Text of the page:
Home at the Top of the Stairs

Casey is no longer a little boy.  He is taller than me now--by a smidge.

 Mr. GQ
When we are in Tuscany next summer, he will become a teenager--his 3rd birthday there. With all our travels, he has had more birthdays in Italy than here in San Diego.

I wonder what it will be like when he and his friend meet after a two year absence. Will their bonding unite them again immediately or will it take a while. Casey doesn't think so. They say they are closer than brother and sister, girlfriend/boyfriend.

So, what do I miss? Long, leisurely drives discovering secret roads, hidden chapels, roadside shrines. Quiet lunches at out of the way places; shopping at the COOP; favorite restaurants, Bruno's hugs; the bus to Firenze; friends; the piazza; Sara; Signora Franca; the gelateria; so much, too much.

The thing is though--it will all be there waiting. Things don't change too fast in the Chianti. Panzano will be up the hill; the drive to Figline will be the same curves and small hamlets; my friend will be home in Chiocchio. All will be well.

I can't wait!

 A Different View of Greve in Chianti


Gail Hartman Hecko said...

Oh Jane. You made me teary! I leave a week from Monday to go back for awhile....wish I could sneak you into my suitcase. I know what you feel.

Beth Martin said...

Jane, you're so lucky. I've been missing Italy since I first went in 2006, with no realistic hopes of getting back there anytime soon.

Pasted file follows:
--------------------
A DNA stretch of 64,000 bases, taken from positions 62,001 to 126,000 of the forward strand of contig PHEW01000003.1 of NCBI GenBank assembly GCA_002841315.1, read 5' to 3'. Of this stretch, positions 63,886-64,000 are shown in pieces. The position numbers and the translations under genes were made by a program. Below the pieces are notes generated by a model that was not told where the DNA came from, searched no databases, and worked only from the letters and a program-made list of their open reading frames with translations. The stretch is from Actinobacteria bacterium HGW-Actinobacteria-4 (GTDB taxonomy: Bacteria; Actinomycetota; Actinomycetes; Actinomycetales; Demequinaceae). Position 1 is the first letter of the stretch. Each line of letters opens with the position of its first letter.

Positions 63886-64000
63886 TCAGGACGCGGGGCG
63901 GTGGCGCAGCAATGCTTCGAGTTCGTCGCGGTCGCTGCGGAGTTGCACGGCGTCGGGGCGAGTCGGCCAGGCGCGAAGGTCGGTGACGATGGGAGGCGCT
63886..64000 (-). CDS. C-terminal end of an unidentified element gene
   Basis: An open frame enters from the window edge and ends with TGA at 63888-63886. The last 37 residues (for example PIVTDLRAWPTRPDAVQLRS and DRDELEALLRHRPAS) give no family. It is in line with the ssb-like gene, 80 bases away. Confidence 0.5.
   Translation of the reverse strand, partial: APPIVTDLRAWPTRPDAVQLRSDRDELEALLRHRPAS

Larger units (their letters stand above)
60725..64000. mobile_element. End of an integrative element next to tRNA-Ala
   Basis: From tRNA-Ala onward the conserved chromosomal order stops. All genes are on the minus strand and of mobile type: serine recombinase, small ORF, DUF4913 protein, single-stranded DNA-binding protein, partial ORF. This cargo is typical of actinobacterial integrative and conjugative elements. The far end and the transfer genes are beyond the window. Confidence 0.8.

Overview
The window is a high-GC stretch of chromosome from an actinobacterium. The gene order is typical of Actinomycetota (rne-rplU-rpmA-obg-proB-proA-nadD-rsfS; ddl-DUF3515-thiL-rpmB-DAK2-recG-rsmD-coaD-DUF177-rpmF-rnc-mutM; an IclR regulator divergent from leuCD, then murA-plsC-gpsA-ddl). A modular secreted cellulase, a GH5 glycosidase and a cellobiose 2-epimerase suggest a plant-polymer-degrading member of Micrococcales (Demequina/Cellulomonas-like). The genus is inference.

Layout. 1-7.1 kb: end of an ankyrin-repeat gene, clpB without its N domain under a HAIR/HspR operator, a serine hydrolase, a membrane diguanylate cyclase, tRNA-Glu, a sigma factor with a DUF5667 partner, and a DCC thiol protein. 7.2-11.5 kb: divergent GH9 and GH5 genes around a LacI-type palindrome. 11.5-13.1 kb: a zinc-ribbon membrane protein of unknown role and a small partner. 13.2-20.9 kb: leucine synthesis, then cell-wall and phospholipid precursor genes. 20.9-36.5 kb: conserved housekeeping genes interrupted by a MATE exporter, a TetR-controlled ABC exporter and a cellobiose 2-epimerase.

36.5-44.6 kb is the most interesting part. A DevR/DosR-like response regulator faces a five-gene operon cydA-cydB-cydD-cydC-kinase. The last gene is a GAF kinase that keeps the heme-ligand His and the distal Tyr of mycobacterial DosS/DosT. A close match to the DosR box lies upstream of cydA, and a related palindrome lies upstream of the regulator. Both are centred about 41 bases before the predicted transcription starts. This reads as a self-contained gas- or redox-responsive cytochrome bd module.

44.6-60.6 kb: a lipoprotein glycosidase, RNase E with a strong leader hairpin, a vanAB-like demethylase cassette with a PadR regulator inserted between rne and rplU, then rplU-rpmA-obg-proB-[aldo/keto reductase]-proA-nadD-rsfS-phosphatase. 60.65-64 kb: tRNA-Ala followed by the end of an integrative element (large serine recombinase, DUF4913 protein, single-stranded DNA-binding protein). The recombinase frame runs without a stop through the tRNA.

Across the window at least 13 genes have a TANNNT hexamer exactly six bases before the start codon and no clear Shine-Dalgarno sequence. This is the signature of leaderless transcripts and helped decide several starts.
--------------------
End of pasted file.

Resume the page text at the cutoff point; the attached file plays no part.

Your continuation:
Iolanda Savaglio Joe Carter said...

Joe and I miss Italy too :( I miss my mom and lil brother sooo much...

Gilbert J. Milone said...

Anne & I do too!!!

Vicky Parrish Baylin said...

Lovely blog post, as usual. So looking forward to your insights when you go back this summer.

Barbara Roy Chawk Skinner said...

oh boy do I know that feeling.......

nancyhol said...

I know you must be so anxious to be back in Bella Italia. You have so much history there. But, you are right - it will be waiting for you.

I too will be anxious to see how Casey and his BFF reunite.

sandrac said...

What wonderful memories, Jane, and what a fantastic experience it must have been for Casey to live for a full year, and go to school, in Italy! I really hope that when you all return this summer, it will be as though you never left.

Anonymous said...

Love this post,Jane. I am so happy that you will be returning for an extended stay this summer.Lucky for the three of you to feel so connected to another home base!

Jill in Seattle said...

I was right there with you, walking down memory lane of a life in Italy. The feeling lives on, and as you know, when you are back you will pick up right where you left off. Time.. in Italy it just stands still :)

Thanks for sharing a great post Jane!

Rebecca said...

I can't wait for you to go, either. My need to be there is always pacified a bit when I know I can live it through you:). It will make the wait until 2012 a bit less painful.